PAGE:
Home cleaningSo far, medical advice around coronavirus has focused mostly on the importance of washing your hands regularly. But what about your home?

With many of us spending more time at home, it’s essential to keep up good hygiene habits to help prevent the spread of viruses and stay healthy.

Although scientists are still unsure of exactly how long the virus will survive on surfaces, some estimates say it could be up to several days on surfaces like metal, glass and plastic. That’s a long time to potentially pass on the infection!

Fortunately, the virus can be killed through cleaning and disinfecting. Get our tips on which types of products are most effective at tackling viruses and what to focus on when cleaning.

Cleaning or disinfecting?

It’s first worth pointing out the difference between cleaning and disinfection. Cleaning means physically removing organic matter such as germs and dirt from surfaces. Disinfecting means using chemicals to kill these germs.

Both are highly important in preventing the spread of viruses and lowering the risk of infection. Organic matter may inhibit or reduce the disinfectant’s ability to kill germs, so you should always clean first and then disinfect after.

As with cleaning your hands, soap and water are some of the most effective options for cleaning surfaces. Detergent is great at disrupting the virus structure by dissolving the virus lipids and stopping them binding to our cells. The alcohol in hand sanitiser also works in a similar way.

For disinfection, diluted household bleach solutions (like hydrogen peroxide or sodium hypochlorite) or alcohol-based solutions should be effective.

If you are buying disinfectant, be sure to check it combats viruses including influenza and human coronaviruses, and always read the label! Many products marketed as anti-bacterial won’t work against a virus like COVID-19, only bacteria like E. coli or salmonella — so best to double check. Some products also need to be left for anywhere from two to ten minutes to work properly.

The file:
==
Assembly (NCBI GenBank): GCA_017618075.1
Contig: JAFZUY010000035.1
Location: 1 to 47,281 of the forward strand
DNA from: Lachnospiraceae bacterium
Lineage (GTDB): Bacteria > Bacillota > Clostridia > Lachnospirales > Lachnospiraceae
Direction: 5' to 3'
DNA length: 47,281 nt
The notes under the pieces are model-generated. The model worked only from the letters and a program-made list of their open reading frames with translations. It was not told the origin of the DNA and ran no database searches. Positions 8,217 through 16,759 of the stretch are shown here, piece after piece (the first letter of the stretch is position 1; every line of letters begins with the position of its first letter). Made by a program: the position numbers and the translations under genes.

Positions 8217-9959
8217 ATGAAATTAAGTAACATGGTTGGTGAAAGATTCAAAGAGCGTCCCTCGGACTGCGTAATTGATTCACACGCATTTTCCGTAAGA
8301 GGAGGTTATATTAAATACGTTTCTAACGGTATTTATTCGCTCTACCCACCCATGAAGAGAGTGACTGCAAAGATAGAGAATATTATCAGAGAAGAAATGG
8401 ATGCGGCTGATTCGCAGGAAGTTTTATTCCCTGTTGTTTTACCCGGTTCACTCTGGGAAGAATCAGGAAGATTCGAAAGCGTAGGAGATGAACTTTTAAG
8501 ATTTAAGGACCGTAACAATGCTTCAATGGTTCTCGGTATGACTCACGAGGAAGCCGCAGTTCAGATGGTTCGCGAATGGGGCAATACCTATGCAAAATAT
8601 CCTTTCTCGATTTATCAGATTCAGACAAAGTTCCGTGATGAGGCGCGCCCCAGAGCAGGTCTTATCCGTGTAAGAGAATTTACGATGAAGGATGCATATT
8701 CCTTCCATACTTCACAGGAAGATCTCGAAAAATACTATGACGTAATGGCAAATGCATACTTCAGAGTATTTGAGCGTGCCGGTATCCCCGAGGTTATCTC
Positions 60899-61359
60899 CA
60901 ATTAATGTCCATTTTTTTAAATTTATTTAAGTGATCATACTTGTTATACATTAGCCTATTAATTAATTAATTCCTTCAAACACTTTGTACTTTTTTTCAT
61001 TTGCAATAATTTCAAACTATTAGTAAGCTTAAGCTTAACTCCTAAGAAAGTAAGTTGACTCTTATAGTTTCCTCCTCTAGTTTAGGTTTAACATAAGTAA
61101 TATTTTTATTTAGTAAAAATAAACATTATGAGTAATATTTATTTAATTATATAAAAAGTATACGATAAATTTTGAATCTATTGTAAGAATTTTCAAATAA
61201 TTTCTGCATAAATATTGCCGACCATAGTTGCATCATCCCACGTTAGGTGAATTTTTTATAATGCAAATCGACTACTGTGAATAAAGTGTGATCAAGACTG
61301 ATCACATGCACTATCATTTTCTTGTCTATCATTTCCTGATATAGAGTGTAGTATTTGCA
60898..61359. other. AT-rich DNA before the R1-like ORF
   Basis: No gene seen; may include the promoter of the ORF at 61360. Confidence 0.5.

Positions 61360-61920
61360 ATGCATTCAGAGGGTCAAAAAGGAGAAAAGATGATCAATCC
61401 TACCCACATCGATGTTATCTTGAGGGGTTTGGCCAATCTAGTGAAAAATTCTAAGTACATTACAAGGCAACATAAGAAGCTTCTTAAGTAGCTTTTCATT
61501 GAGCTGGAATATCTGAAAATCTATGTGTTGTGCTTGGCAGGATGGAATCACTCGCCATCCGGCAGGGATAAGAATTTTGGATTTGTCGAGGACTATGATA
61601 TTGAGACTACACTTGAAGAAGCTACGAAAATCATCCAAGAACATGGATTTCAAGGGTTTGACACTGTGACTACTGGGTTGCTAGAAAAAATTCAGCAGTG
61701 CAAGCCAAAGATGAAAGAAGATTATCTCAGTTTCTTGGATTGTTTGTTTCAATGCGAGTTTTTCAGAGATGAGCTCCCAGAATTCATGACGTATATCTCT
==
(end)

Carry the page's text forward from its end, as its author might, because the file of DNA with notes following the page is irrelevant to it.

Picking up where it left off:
How should I use these products? 

Hands are often responsible for transferring pathogens from one place to another, meaning items and surfaces that people frequently touch are at the greatest risk of being contaminated.

Did you know that you touch a door handle on average 3.3 times an hour? Particular attention should also be paid to TV remotes, phones, iPads, fridges, taps, kitchen surfaces and light switches.

How you clean is important, too. You don’t want to ‘re-contaminate’ surfaces while cleaning. To avoid this, use an ‘S’ shape to work from one side of a surface to the other.

When cleaning electronic devices, you should avoid using rubbing alcohol or disinfectants because they can damage the protective coating on the screen. Instead, turn off the device, lightly dampen a microfiber cloth with soap and water and scrub the screen.

It’s also crucial to think about how the things used to clean your home — such as sponges and cloths — can spread germs. If you are reusing a cloth, remember to wash it afterwards in warm soapy water and let it dry. Laundering cloths in the washing machine on a hot wash will also help to kill any viruses picked up while cleaning.

Once you are done, remember to wash your hands thoroughly — even if you have worn gloves.

Or better yet… let someone else tackle it!

We all have things we would much rather be doing than cleaning our homes, so why not leave it to the experts? Haus Maids is a professional home cleaning company with cleaners in Farnham, Milton Keynes, Alton, Winchester, Bishops’ Stortford, Guildford, Godalming, Cheltenham and Sutton Coldfield.

Our bespoke cleaning service ensures nothing is overlooked, and with our 100% satisfaction guarantee, we can assure you of a great experience every time we clean your home. We bring all the products and equipment with us, so you don’t need to worry about buying the right thing, and we use new cloths and sponges every time to prevent contamination.

If you want to keep your home spotless and virus-free, contact your local office today to arrange a free estimate.